There’s a subtle art to crafting the perfect hourlong festival set. Keep the dial cranked to “11” the whole time and you risk burning yourself and your audience out before reaching the halfway mark. Throw in too many deep cuts or slow songs and your viewers will seek refuge among one of a half-dozen other concurrent performances. A successful festival set requires a deft blend of hooks, dynamics and raw power, and on the third and final day of Austin City Limits’ first weekend, three vastly different rock bands — Duran Duran, Greta Van Fleet and White Reaper — employed those elements in different proportions, and to varying degrees of success....
Thankfully, a group of bona fide legends emerged just two hours later to show the kiddos what a real rock show looks like. Filling in at the 11th hour for Stevie Nicks (who canceled her remaining 2021 shows in August over COVID concerns), Duran Duran got down to business right away, opening their 60-minute set with the one-two punch of “The Reflex” and “Notorious,” anchored by Nick Rhodes’ futuristic synth arpeggios and John Taylor and Roger Taylor’s urgent drum-and-bass grooves. Frontman Simon Le Bon scaled his upper vocal register with ease, his lithe tenor sounding no worse for wear after 40-plus years of performing.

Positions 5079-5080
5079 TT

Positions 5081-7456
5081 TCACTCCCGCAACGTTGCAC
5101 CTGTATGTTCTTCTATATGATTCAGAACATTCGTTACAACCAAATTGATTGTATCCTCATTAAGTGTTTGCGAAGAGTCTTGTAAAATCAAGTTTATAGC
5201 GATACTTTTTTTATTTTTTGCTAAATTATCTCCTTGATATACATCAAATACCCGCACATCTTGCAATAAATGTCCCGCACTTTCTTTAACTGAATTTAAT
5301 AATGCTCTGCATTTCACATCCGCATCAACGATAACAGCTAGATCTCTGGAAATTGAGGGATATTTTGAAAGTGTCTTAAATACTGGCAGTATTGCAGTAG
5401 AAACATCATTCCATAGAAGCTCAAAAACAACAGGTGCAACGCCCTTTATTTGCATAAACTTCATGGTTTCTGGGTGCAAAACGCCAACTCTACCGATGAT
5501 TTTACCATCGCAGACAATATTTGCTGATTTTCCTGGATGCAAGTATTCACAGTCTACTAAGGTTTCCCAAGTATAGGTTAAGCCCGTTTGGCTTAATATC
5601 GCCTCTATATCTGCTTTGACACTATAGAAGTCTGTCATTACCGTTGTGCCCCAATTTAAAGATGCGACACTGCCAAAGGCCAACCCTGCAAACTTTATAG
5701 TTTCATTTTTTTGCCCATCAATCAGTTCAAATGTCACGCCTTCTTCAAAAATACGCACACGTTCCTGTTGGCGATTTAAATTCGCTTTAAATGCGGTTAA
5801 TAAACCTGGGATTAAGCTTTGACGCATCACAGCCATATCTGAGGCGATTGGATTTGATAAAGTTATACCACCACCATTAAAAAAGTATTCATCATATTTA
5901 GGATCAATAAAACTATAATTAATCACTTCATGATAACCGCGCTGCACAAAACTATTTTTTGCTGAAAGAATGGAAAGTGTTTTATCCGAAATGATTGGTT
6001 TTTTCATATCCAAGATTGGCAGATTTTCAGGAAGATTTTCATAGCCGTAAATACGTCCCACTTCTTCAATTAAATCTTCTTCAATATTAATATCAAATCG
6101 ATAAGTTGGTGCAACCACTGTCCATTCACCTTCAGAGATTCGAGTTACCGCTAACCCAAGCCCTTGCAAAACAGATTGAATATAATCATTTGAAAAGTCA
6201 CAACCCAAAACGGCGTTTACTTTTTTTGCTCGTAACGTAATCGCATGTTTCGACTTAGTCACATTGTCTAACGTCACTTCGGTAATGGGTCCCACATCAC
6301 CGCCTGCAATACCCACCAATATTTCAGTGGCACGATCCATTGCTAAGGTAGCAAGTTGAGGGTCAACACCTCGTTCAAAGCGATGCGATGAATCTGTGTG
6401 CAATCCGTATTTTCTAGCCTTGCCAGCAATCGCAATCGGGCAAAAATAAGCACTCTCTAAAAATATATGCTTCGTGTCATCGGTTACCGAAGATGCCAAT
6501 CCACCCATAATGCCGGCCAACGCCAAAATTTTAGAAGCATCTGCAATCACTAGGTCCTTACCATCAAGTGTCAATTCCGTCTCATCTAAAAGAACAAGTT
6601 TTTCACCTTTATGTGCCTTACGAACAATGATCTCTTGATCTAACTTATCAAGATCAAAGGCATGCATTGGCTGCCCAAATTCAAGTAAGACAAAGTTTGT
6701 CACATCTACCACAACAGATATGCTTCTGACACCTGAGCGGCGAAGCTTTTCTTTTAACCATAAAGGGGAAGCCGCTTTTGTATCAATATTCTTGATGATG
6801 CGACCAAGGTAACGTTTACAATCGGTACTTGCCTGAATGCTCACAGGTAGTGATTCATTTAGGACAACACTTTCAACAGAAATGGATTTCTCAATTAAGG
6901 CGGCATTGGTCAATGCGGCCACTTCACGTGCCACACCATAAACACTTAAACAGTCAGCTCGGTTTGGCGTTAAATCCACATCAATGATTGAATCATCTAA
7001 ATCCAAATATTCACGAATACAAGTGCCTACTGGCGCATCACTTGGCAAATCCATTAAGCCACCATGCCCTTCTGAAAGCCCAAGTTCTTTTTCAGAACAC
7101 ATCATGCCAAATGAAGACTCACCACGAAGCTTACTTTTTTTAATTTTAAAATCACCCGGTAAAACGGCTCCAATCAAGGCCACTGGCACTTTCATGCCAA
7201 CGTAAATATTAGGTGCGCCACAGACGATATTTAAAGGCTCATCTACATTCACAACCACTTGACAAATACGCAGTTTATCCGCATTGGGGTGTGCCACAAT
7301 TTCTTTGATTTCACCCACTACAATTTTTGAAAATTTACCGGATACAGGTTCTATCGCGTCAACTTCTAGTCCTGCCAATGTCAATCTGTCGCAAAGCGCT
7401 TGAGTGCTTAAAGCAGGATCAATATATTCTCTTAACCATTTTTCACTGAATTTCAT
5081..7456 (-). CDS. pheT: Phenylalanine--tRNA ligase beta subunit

And boy, did he perform, skipping, twirling and dancing across the stage with the guileless enthusiasm of a local artist who just landed their first midday festival slot. Here’s a man who tasted every delicacy, indulged in every vice and saw every corner of the world in his heyday — and on Sunday night, he still wanted more.
“Did you have a nice weekend? Make any new friends?” Le Bon asked the crowd with a devilish grin. “Have a flirt? Listen to some good music? Have a little drinky? Smoke a little doobie?” He briefly turned serious as he introduced the tender ballad “Ordinary World” (“There were times over the last two years when it felt like it was never gonna happen again, but here we are”), but for the most part, the band stuck to transcendent, up-tempo dancefloor anthems, including the chart-topping James Bond theme “A View to a Kill,” the sleazy electro-trash gem “Girls on Film” and, of course, the euphoric pop-rock smash “Hungry Like the Wolf.”
A cover of Grandmaster Melle Mel’s “White Lines” fit like a glove, and the moody synth ballad “Save a Prayer” served as a palate cleanser before a soul-cleansing encore performance of “Rio.” The latter took Duran Duran about five minutes over their scheduled set time; fans would have happily accepted another 25. Instead, the band went out on a triumphant high note, accomplishing that rare feat characterizing the best hourlong festival sets — they left the audience wanting more.